labe- Les Miserables (2012) - Oh So Geeky

Les Miserables (2012)

Photo Credit: Universal Pictures
Based on the novel by Victor Hugo, Les Misérables spans over a few decades in the midst of the French Revolution. Paris lights and high society are contrasted with the extreme poverty of its people. A whispering revolution is resounding to take hold.

Centering around an ex-convict who stole a loaf of bread for his starving family, Jean Valjean breaks his parole. Plunging ahead with a new identity, he rebuilds his life giving back to those suffering around him. Faith and forgiveness are his constants. A police inspector, Javert, is a man ruled by the law. With little space in his heart for compassion, he ruthlessly hunts down Valjean to send back to prison.

Les Misérables is a composite of the poorest of the poor, not only in wealth but in spirit. Its focus is the tug of war between Jean Valjean and Javert, among other minor characters.

The first is a man of God and compassion. The second is governed by law and justice. Valjean, becoming the father to motherless child, Cosette, finds love and a family he would have never had otherwise. Valjean is almost captured and sent back to prison several times by Javert, and in some instances, Valjean has the opportunity to do away with Javert to live his life finally free. And, instead, Valjean grants his nemesis freedom to come and find him once more. Javert's cold heart is eventually cut down by the wrath of forgiveness bestowed on him - such a thing he never granted others.

Cinematically what the production of Les Misérables created is almost too much to compose in one post. There are simply too many characters and stories to sum up in one way or another. However, there are few fine points that I felt needed addressing:

I didn't fall in love with Les Misérables like I thought I would. Though touched by the duality of Jean Valjean and Javert, the devastating life of Fantine and the nation's poverty, I wasn't emotionally torn as so many theater lovers declared or promised I would be. I felt a deep lack of connection to what was presented. It's hard for me to pinpoint why.

Critics like with all movies are either tearing Les Misérables up or falling head over heels. On one recurring argument, critics did not like how the film was staged. Tom Hooper chose to direct the camera as close to the actors as possible. Some critics even say that you can see the back of the actor's throats. Breaking away from the mold of musicals directed on film exactly as they are on stage with more elaborate sets, Les Misérables made us observers of this cruel world from where we couldn't hide from the characters' raw emotions. This different style of direction was as admirable as the cast singing live.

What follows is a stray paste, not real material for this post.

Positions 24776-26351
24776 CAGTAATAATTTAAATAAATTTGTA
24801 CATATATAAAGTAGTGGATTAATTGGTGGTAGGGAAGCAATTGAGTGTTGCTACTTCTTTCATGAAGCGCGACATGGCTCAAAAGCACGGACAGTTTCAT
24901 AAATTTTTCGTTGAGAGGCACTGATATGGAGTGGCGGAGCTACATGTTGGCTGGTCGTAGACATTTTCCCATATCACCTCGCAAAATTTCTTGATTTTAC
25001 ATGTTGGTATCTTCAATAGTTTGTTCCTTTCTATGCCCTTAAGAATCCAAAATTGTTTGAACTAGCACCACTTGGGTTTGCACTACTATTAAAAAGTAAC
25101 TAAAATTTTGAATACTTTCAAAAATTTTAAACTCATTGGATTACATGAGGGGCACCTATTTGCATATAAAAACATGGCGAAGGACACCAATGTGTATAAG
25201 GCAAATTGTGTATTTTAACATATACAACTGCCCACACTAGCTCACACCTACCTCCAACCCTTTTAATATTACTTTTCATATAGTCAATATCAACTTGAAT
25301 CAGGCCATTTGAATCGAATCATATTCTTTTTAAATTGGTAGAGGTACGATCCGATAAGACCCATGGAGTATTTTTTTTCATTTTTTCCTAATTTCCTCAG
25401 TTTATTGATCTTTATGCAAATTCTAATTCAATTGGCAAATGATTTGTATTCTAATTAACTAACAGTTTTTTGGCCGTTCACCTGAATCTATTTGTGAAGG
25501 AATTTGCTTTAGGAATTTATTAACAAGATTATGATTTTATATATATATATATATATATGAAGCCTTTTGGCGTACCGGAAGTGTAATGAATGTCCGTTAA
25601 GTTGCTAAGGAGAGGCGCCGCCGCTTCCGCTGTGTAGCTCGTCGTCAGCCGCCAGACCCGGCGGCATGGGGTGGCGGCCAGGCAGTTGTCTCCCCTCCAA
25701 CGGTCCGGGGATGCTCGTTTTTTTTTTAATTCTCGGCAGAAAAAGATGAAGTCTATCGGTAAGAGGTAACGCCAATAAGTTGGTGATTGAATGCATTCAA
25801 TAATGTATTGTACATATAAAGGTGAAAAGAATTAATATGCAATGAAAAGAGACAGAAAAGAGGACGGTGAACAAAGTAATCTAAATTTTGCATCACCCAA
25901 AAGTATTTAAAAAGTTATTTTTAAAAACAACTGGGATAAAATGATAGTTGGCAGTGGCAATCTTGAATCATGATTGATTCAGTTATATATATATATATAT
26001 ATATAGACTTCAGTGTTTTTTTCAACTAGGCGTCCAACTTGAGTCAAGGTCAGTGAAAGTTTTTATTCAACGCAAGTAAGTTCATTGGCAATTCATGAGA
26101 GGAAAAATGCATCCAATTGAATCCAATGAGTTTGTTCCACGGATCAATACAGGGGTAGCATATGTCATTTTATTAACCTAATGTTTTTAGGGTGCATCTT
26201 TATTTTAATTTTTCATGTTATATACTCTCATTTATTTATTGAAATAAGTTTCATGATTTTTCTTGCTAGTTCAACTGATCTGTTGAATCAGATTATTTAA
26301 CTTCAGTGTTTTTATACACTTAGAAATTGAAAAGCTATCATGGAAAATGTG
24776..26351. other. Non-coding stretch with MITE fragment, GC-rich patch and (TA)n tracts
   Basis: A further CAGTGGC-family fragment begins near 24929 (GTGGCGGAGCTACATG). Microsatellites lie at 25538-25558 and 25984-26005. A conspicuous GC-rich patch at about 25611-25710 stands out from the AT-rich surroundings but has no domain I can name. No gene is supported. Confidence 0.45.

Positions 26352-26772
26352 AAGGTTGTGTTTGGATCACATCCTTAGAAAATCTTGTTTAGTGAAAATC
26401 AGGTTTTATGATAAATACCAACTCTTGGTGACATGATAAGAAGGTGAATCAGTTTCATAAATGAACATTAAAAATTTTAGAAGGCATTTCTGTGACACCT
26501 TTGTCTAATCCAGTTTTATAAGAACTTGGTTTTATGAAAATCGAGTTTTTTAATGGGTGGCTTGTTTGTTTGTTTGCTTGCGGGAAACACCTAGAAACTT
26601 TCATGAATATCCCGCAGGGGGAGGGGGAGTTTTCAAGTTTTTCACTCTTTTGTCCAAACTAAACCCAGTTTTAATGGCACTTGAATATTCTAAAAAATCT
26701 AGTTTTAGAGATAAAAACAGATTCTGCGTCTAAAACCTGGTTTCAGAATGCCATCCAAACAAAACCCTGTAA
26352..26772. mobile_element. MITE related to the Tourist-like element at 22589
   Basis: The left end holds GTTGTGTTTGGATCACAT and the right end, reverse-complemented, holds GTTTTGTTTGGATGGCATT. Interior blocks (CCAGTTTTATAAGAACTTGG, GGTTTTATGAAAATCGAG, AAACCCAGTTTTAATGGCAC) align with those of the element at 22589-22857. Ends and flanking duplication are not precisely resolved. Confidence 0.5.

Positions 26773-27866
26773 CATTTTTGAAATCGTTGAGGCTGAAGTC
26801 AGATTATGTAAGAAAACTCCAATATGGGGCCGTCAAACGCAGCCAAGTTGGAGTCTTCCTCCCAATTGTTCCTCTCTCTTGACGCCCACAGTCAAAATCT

As all musical fans are, some of us come away liking other sequences over others. Uptempo numbers such as "At the End of the Day", "Master of the House", and "One Day More" were more my speed while other sequences seemed to lag. The dialogue is converted into enough musical soliloquies, though some numbers felt like they dragged on because of unequal pacing.

Fans of the book or musical production claim and conclude that had us non-fans been familiar with the original material we would come out loving the movie no matter what. I don't concur. You can love any book, play, or stage musical, and not love the movie interpretation. Or vice versa.

Perhaps the adoration for a motion picture lies in the expectations of it, especially ones that already have legions of fans. With the near constant Oscar-buzz for the past few months, especially for Anne Hathaway's performance (which I highly commend), it's possible that those who walked away not in complete adoration had our expectations unconsciously raised a little higher. And, they simply weren't met. Maybe seeing the film once and being a little bit more familiar with it, and seeing it again sometime will aid my reconsideration as to why I didn't walk away in love.

However, I didn't come away despising Les Misérables. In its world of such hardship, questions are driven home of what it means to live truly poorly. Fight for your rights, freedom, and life among the social classes and for the goodwill of others. Survive as you can by being a crook, a broken dreamer, following what is right by the law of your heart.

Rating: ★★☆
Have you see Les Miserables? What did you think?

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